The first note I discern in 10 Corso Como is a very smooth, nutty, and somewhat sweetened vetiver. The vetiver is soon joined by incense, sandalwood, and rose, all well-blended in a very dignified accord. There is some oudh in the mix as well, but it's only a grace note, not a lead player, and like everything else in this scent, it's very smoothly integrated.
"Smooth" keeps coming up as I describe 10 Corso Como, and I realize that this is an exceptionally suave and civilized scent. Surprisingly for a fragrance featuring rose, vetiver, incense, and oudh, it's also quite soft and mild, and wears close to the skin. It grows progressively creamier as it develops, with the oudh lending a certain coolness to the composition. Over the course of hours, 10 Corso Como also sweetens and becomes more resinous, as the gentle oudh and smooth (again!) sandalwood lead it into its clean musk, wood, and incense drydown. This is nice stuff, and I find it very easy to wear. I see it as a solid, sophisticated daytime scent for those occasions where you want to project poise and decorum.
A fragrance that has apparently had glory days but the present iteration is a rather flat if pleasant sandalwood with sweet breath and somewhat sweaty edges. Disregard the alcoholic opening, 10 Corso Como soon settles into its mild woodsy smile which it holds for the length of its stay. A bit of a plain Dwayne.
I find this boring. It sits very close to the skin, I pretty much have to press my nose right into the skin to smell this at all.
Once I put it on, Corso Como is a weak, bitter vertiver layered on dry, bleached sandalwood. There is a hint of oud around the background, but it is not very noticeable, and I am not a fan of oud. This ends up smelling both medicinal and bland; it most reminds me of a wooden tongue depressor, with something herbal at the edges.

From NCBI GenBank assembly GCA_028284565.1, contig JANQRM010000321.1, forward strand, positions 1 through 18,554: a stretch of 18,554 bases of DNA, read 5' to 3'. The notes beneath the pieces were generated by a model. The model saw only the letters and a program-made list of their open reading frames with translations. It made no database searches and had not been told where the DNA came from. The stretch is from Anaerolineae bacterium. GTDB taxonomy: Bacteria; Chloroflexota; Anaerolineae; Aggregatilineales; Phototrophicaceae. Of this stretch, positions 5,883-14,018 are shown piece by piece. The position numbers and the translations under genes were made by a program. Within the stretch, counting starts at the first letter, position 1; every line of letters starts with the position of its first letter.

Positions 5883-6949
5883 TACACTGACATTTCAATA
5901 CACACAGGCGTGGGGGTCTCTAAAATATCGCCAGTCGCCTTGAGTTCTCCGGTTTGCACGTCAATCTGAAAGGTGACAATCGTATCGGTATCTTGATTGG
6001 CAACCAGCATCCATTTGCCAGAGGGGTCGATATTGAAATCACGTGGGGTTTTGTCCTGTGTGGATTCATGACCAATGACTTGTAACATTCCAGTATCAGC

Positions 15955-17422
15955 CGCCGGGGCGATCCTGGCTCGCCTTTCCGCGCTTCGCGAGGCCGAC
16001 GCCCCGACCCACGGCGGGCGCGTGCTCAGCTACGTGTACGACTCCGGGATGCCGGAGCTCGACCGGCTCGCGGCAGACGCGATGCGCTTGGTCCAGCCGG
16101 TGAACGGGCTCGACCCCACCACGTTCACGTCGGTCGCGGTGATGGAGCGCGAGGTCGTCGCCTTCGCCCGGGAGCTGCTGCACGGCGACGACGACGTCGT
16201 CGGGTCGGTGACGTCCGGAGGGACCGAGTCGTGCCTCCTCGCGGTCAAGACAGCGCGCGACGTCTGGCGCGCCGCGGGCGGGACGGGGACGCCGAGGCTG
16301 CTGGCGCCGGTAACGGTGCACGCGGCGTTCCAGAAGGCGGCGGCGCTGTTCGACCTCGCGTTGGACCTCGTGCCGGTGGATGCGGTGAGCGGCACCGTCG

As it warms up, the vertiver comes out more, and I detect a strange sweetness. It doesn't make much difference to me; I would not recommend this.
l have seen this one compared to Costes, but to my nose the two are quite different. l get a strong woody incense in the opening, but none of the rose. What l get instead is a note l can only compare to sweet pickle. l keep hoping it will go away, but having noticed it, l cannot ignore it. l sense a rather friendly oudh trying to get out from beneath it, but the pickle note just ruins this fragrance for me. lt hasn't changed at all when the fragrance fades out around four hours in, but at least the projection is mercifully low, otherwise l would have scrubbed it off long before that.
Here are the notes I saw listed: sandalwood, frankincense, musk, rose, geranium, vetiver, Malay oud.
This is a very subtle, close to the skin scent. The incense is very smooth, and the sandalwood is creamy. There are mere hints of green-coniferous frankincense and rose; and even a fainter hint of tangy oud. Overall the scent is beautiful, perhaps just a bit too smooth and restrained to really attract my attention. However, I cannot fault it and I am sure that many will find it very nice.
I appreciate the clean complexity and translucency of this silent incensey fragrance. It reminds me a sort of less aromatic and slightly more incensey kind of Cardinal. The woodsy smell conjures to me a green graveyard with some smoke around, the aromatic odour of moss and pine resins soaring in the air, the smell of white roses and geraniums coming out from the chapels and the fruity aroma of the country around whirling under your nose. The blend of sandalwood and incense, the backbone of the fragrance, is perfectly balanced and aromatized by the woodsy chord of musk and resins. The vetiver expresses its words since the beginning but is not rooty indeed smooth and civilized in its link with a touch of amber. The final outcome is woodsy and incensey remaining clean and moody without traces of dustiness or prickliness. The mysterious, almost sinister, aura exuded reminds me a bit Serge Noir that smells more sweet and mellow under my nose. A well made fragrance for solitary souls under the sky.